The only possible solution to the Kashmir issue between India and Pakistan is to create a situation where the "lines while in existence" become "irrelevant", Jammu and Kashmir Chief Minister Omar Abdullah said in an interview published on Sunday.
In a two-page interview given to journalist Mehr Tarar in New Delhi last month and published in Daily Times, Omar said that if former military ruler Pervez Musharraf had not got into a "scrap" with the Pakistani Chief Justice Iftikhar Chaudhry in 2007, there was "every possibility" that both countries would have moved forward on the dispute.
"...if you were to create a situation wherein the lines while in existence but irrelevant, I think that is the only situation. Wherein if you start from Kashmir and then you widen it, we have this grand vision of a South Asian Free Trade Area which essentially would mirror what you have in the European Union," Omar is quoted as saying.
"But I believe that is the only way forward. The moment we get into territorial give-and-take we will get nowhere. We have not so far. The problem of Jammu and Kashmir has plagued our relations since 1947, and it will continue to plague our relations," he said.
Tarar has been at the centre of a controversy over an alleged affair with Union Minister Shashi Tharoor though both have denied being in a relationship. The issue took a dramatic turn after Tharoor's wife Sunanda Pushkar was found dead in mysterious circumstances in a Delhi hotel on January 17.
Omar said there were opportunities in the four-point formula proposed by Musharraf to resolve the Kashmir issue, including demilitarisation and softening of borders.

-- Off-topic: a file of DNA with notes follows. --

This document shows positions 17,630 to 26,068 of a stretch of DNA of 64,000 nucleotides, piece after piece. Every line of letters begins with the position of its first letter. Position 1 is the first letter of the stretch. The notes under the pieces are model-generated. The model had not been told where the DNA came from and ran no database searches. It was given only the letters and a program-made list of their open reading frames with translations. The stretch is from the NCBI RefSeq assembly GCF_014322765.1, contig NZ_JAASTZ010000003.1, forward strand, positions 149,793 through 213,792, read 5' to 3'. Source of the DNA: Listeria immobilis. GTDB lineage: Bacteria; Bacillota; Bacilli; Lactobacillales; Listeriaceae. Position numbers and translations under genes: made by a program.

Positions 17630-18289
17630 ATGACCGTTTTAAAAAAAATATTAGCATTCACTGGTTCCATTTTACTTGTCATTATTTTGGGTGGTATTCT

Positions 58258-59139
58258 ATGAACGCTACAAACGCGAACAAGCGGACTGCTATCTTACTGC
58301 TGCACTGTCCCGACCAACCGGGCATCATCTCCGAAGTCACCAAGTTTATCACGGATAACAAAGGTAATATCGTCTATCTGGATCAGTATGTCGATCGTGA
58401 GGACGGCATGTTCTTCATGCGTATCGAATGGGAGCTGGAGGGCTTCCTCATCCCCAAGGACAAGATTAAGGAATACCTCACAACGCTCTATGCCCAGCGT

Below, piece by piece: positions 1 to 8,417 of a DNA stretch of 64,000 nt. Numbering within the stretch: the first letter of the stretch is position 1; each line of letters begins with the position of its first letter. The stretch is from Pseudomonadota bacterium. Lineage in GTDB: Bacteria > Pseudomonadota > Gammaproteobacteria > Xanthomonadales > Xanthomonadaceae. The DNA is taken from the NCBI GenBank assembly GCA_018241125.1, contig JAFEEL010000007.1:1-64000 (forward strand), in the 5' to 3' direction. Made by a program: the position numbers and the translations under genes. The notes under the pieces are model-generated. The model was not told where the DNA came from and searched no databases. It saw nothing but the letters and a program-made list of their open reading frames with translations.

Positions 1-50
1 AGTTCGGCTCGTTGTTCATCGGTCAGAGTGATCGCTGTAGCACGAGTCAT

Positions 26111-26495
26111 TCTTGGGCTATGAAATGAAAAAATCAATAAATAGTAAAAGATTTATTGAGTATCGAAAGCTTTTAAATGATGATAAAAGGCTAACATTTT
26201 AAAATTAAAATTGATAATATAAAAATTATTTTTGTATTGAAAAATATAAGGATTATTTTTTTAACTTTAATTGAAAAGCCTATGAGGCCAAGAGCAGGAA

"Because for the first time he (Musharraf) stepped away from stated positions. I think what happens is that India and Pakistan’s relations are hostage to stated positions...The stated position is that both sides have to vacate the occupied part," he said.
"Now that is clearly not going to go anywhere. He (Musharraf) moved it from there; he said, look, leave that aside, we can have, sort of, no territorial give-and-take. The Line of Control can be irrelevant. You can have demilitarisation on both sides. You can have some sort of mechanism...," Omar said.
Prime Minister Manmohan Singh too said on January 4 that the two sides were close to an "important breakthrough" on the Kashmir issue during Musharraf's regime.
Asked what in his view was the outline for a feasible settlement of the Kashmir issue, Omar said, "Look, stated positions will not get us anywhere, so leave that aside. And when you move away from stated positions, what are the options available to you? Can Pakistan surrender any of the territories it has right now? No, right?"
He said Prime Minister Singh has made it very clear that no Indian premier gets elected to surrender territory.
Referring to Musharraf, who is currently facing charges of high treason in Pakistan, Omar said the Indian side did not know how far they could trust him.
"We saw him through the prism of the Kargil War. While there was the overall history of Pakistan, there was his personal history," he said.
"I mean here was an army chief who did not come and meet a visiting Indian Prime Minister when Prime Minister (Atal Bihari) Vajpayee came with the bus to Lahore, and in turn, we fought a war in Kargil. So I think our assessment of Gen Musharraf was tainted by that."